Nearly every generation has “one event” which not only left unforgettable memories of where people were and what they were doing when it happened, but was a pivotal time in our collective history. September 11, 2001, is that event for our generation.
Fifteen years ago, our nation suffered an inconceivable horror on our own front doorstep. The consequences of those events will have lasting impact on not only our generation, but generations to come.
We sat down with several current and former Jacksonville Aviation Authority (JAA) employees who worked at one of our four airports on that fateful day, and will post their stories throughout this week.
Here’s how September 11, 2001, is remembered, in their own words.
Christopher I. Styles, A.A.E., current Director, Aviation Division, Southwest Florida International Airport
What was your position at the Authority during September 2001?
I was an Operations Specialist; the entry-level position in Airport Operations at Jacksonville International Airport (JAX) . On that day, I was coordinating a runway closure with Airfield Maintenance for routine upkeep and repairs on the runway.
How did you find out about the attacks on 9/11?
While I was positioning one of the runway closure X’s out on the runway, my supervisor called me on the radio and said, “Hey Chris, an aircraft struck one of the towers in New York……You should come in and check this out.” I didn’t think too much of it, so I finished my duties on the runway and went in to take a look. When I walked into the Port Authority lobby, there were more than a dozen coworkers standing around the TV. When I got a look at the crash site, right away I realized this was a huge emergency. People were talking about a small plane or a military jet accidentally running into the building. Based on the size of the damage, I knew it was a large aircraft. The group was discussing how a pilot could’ve possibly flown into the World Trade Center on a crystal clear day. I asked our Building Engineer what he thought about the structural integrity of the tower with that amount of damage and fire raging through it. His response to me was, “The fire shouldn’t compromise the integrity of the building, but that massive impact sure might.”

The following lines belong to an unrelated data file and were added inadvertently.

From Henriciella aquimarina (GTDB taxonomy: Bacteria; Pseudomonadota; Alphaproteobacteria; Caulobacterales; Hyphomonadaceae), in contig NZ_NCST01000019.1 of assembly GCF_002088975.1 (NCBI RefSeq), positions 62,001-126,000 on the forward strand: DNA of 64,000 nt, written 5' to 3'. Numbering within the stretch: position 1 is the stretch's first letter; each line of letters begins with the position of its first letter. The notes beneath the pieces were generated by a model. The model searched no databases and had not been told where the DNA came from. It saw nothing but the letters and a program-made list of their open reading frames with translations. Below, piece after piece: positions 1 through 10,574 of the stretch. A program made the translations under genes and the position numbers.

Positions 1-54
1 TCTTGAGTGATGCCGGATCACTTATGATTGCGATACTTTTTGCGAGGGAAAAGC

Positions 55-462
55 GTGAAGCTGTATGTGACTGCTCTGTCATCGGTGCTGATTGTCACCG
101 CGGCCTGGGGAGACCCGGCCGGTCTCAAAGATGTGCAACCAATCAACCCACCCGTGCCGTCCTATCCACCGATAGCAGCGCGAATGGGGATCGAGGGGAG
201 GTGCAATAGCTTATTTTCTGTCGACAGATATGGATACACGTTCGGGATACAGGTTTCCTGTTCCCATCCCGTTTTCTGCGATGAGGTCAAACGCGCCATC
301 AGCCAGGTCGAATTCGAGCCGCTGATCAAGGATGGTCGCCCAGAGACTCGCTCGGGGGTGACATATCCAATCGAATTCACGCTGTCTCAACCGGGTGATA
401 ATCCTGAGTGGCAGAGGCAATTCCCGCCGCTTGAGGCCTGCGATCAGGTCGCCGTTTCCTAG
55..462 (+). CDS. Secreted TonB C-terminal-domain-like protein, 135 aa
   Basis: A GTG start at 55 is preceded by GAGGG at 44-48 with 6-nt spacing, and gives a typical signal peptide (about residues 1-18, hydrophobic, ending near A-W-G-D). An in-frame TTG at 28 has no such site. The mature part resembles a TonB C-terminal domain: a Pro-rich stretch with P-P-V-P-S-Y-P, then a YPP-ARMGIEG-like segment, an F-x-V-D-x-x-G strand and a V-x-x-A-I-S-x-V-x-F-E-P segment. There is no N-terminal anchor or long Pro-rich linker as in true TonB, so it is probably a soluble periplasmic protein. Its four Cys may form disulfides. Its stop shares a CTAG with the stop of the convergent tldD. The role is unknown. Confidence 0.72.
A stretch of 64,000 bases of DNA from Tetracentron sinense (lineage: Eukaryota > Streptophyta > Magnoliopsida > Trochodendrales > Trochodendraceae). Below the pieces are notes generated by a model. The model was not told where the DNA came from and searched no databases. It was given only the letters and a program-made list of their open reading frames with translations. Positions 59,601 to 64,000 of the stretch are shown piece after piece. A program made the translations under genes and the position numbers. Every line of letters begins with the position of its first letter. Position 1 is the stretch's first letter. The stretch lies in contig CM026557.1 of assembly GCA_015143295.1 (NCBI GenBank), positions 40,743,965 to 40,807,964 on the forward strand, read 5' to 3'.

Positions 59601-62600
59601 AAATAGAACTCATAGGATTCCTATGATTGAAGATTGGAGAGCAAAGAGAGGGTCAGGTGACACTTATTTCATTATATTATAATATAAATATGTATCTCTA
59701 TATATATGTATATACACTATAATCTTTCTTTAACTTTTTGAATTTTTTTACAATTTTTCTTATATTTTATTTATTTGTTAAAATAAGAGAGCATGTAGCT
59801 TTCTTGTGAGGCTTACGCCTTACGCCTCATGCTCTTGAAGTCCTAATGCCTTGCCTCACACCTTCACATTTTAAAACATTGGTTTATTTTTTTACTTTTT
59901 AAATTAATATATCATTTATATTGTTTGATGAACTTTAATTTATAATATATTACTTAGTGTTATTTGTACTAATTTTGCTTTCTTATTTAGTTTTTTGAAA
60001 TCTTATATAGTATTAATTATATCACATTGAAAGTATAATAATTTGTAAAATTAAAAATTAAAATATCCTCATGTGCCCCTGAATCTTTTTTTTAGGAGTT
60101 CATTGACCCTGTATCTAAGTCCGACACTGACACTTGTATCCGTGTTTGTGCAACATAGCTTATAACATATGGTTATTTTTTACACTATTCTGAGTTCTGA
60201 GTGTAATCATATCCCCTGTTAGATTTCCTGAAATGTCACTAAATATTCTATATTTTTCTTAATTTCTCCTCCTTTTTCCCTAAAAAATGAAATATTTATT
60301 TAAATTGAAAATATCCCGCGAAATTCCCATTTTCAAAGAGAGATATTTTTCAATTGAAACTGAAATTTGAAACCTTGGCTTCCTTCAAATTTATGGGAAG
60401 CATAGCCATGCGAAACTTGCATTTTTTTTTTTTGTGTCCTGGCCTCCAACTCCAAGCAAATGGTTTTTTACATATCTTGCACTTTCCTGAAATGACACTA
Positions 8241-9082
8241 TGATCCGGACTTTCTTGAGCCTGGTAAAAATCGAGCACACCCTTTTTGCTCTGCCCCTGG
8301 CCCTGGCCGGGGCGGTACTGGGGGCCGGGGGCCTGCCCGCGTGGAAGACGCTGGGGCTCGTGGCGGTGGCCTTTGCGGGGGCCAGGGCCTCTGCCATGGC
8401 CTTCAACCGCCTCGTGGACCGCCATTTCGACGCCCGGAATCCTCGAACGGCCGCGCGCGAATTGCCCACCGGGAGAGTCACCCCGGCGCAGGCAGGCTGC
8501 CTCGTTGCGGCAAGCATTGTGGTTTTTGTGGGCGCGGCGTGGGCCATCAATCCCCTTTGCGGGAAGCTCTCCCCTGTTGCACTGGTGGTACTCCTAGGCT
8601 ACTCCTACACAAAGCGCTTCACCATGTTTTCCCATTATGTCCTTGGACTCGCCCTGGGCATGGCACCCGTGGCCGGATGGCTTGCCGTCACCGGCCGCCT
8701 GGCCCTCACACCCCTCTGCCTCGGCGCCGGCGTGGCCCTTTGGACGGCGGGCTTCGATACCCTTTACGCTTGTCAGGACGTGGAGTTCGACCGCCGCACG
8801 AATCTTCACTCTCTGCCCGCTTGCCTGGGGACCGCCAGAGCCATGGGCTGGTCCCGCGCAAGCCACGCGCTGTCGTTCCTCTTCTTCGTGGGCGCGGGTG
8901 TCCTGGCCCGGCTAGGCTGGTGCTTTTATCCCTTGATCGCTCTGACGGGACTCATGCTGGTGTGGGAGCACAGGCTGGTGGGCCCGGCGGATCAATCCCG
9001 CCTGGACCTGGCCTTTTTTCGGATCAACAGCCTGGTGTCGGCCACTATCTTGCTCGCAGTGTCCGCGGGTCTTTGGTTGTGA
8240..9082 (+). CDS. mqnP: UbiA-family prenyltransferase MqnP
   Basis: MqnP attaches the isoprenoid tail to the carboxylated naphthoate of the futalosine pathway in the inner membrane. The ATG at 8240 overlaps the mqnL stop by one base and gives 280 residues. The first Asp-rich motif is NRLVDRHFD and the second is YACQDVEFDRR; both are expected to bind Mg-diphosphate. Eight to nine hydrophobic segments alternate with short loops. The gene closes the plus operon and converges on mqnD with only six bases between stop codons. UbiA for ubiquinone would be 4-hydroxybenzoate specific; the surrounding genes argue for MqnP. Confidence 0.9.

A short time later, we witnessed the second aircraft hit the other tower and it was obvious we were under attack.
What did you do at the airport in the hours following the attacks?
After the second aircraft flew into the tower, I talked with my boss and we decided it would be best to get the closed runway back open and bring in the folks working on the airfield. While coordinating the runway re-opening, the Pentagon was attacked, the crash in Pennsylvania occurred, and the Twin Towers collapsed.
We received a call from Air Traffic Control (ATC) and were advised that the national airspace was shutting down and all aircraft were being required to divert and land as quickly as possible. At that time, Jacksonville International Airport (JAX) had approximately 17 gates with loading bridges and a handful of ramp parking spaces. Approximately 30-35 aircraft transiting the east coast of Florida (north and southbound) diverted into JAX. They came faster than we had available gates, so I worked with ATC to stack them on one of the parallel taxiways and await their turn for an open gate to park and deplane. After a couple of hours of unplanned and unscripted irregular operations, we had all aircraft shutdown and parked, many in improvised parking spaces, and people off-loaded into the terminal.
The crowd in Baggage Claim and the Arrivals curbside was horrendous. The airlines and airport arranged for buses to pick up the diverted passengers (estimated between 3,500 and 4,500). Every person working at the airport jumped in and assisted the passengers with guiding them and their luggage to their respective bus.
After everything cooled down and all passengers were transported, we repositioned our Airport Mobile Command Post (a large retrofitted Winnebago) back near the terminal and prepared for any new threats. I wound up spending the night in command post and watched the developing news on the TV. It was surreal.
What one memory (or story) stands out for you about that day?
I remember driving to work that morning. It was maybe 5:30 am, and I heard on the radio, “Today is the inaugural 911 First Responder’s Day” and the nation was encouraged to recognize and appreciate all first responders. That was a strange precursor to the rest of the day’s tragic events.